20XX (Xbox One)


Mega Man is the first thing that comes to mind after a minute or so of playing 20XX, and at this stage I can’t think of any better way to sum up what this game is other than it is a procedurally generated Mega Man clone with some added rogue-like elements to boot. Now i’m a fan of rogue like games, and I’m also a fan of procedural generation when it’s paired with some decent gameplay. I’ve never however been a massive fan of Mega Man games, having almost entirely skipped the series during my younger years. I am however very aware of how highly regarded the series is, and as such i’ll tread somewhat carefully as I try to transfer my thoughts and feelings from my head into words and ramblings.

So, 20XX is a hack-n-slash action platformer set in a procedurally generated set of levels. You can play as either Nina or Ace, the difference being between using a forward firing blaster or a sword. Ninas fixed firing arc is challenging, and until you find one of the various upgrades it can be somewhat cumbersome to dispatch of specific enemies, particularly those blocking your ascent. As such I personally found Ace the more fun of the 2, although beating the bosses is certainly a much bigger challenge. Whichever you choose however, they both offer up a unique challenge and help to extend the life of the single player game.


Each stage is procedurally generated, although it isn’t as granular as other games. Levels are assembled from prefabricated sections and stitched together rather than a pure tile by tile basis, the results are that awkward jumps or non-obvious paths – problems that typically plague other procedurally generated games – are somewhat avoided. The downside is that there is a level of familiarity as you traverse sections that you’ve previously seen before, and it was only a couple of runs before I started seeing repeated geometry. Another minor annoyance is that you’ll often come across multiple paths that ultimately lead nowhere despite the impression there should be something nice waiting for you at the end. Stages are short-to-medium in length, and each closes with a boss fight winning which allows you to acquire that specific bosses ability and assign it to one of 3 buttons. From there, you’ll be offered a choice of one of 3 bosses to try and tackle next and you just rinse and repeat until all the bosses are defeated. Simple right!?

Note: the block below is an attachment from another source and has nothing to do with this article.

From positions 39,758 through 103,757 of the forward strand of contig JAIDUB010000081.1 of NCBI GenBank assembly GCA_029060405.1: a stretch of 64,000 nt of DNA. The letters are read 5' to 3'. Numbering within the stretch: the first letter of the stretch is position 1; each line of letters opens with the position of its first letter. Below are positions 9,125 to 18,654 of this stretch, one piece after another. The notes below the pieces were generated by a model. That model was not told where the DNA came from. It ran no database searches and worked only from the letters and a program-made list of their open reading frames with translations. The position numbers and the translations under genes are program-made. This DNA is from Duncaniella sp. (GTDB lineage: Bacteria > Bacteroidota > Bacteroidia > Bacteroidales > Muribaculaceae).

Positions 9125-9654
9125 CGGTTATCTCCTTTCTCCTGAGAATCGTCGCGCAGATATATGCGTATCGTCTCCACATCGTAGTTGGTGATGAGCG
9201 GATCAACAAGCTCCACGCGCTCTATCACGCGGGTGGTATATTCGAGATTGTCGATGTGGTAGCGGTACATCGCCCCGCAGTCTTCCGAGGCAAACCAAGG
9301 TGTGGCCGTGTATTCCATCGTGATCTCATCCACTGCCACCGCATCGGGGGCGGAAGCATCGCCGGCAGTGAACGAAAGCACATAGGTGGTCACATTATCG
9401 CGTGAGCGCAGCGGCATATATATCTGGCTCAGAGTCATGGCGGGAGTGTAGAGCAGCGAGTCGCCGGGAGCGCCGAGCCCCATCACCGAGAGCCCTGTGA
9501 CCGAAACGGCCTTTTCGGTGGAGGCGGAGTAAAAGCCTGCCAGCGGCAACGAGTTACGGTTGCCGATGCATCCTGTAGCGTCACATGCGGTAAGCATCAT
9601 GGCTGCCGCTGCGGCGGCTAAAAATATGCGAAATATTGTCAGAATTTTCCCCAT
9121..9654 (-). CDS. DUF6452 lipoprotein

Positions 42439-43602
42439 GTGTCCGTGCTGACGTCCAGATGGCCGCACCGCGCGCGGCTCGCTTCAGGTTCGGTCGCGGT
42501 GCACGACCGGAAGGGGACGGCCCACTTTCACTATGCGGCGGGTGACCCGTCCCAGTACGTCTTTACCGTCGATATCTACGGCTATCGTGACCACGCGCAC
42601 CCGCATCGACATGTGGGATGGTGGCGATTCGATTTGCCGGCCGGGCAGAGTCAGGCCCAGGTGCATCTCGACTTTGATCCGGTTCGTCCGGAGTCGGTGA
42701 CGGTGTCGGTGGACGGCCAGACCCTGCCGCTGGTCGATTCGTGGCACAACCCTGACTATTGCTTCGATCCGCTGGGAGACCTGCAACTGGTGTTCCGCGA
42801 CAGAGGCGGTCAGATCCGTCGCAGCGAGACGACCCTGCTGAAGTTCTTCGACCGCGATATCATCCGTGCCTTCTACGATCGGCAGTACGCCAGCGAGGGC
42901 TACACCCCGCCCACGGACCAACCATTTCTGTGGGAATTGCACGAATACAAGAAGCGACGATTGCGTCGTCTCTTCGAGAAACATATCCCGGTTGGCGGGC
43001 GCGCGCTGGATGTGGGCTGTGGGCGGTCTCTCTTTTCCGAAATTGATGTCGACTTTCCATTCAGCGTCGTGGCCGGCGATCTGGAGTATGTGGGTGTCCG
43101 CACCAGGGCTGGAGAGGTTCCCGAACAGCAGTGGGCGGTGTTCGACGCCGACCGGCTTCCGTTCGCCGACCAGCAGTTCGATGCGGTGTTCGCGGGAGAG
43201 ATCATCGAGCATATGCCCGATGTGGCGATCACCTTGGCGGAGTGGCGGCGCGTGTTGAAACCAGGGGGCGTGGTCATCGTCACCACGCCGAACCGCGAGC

Each world is as you can imagine scattered with crates, power-ups and tiny little bonus arena battles. Power-ups follow the typical formula, health upgrades, damage upgrades, etc; But every now and again you’ll find a nice weapon upgrade or new ability, and these can make a real difference in determining if your likely to complete or fail the run. Alongside other minor upgrades and currency that you can collect through the game you can also collect a more useful currency, Soul Gems, which is principally a form of compensation that you can spend on persistent upgrades or single use items prior to starting a run. It’s a nice touch, a reward for your time investment although the cost of items increases as you spend so you’ll need to earn more with each subsequent run to unlock the next tier. 

If like me though your nothing more than average at this type of game, then what you’ll really be interested in is co-op – of which both local couch and remote online are supported – which allows you to team up to beat the challenge. Matchmaking was a cinch, and with 2 players tackling the hordes of enemies the game suddenly feels a lot more beatable, and hence fun. Death no longer necessarily means game over, where your partner can resurrect you in exchange for a some of their health and this results in a much better sense of progression, particular for the more casual player.


Overall, I can see the appeal of the game and particularly how it would appeal to a certain group of fans. The game however isn’t really my cup of tea, and whilst trying to maintain some objectivity this review is after all my opinion and sadly this game has failed to really grab me. Graphically it certainly hits the mark, silky smooth animation coupled with detailed hand-drawn artwork, and solid frame-rates throughout. And the co-op mode is good fun if you can find a similar skilled partner to play with you. But I think my main issue is that it the gameplay hasn’t really evolved and without being blinded by nostalgia it just isn’t really suited for the mass modern audience that we have today. That said however, Chris King’s goal was very much to recreate the feel of the Mega Man games of old, and from my limited opinion he has certainly hit that nail squarely on the head. And having been born from a successful Kickstarter campaign shows that there’s an audience out there chewing at the bit for more Mega Man, so what the heck do I know.

To conclude, I have no idea if this is a good game or not. I did enjoy playing it, although it carries no long term appeal for me. But if you’re chewing at the bit for a true to its root Mega Man clone then this is probably what you’ve been waiting for.




20XX was provided to us by Xbox/Batterystaple Games for Xbox One. It was reviewed on an Xbox One S and X.

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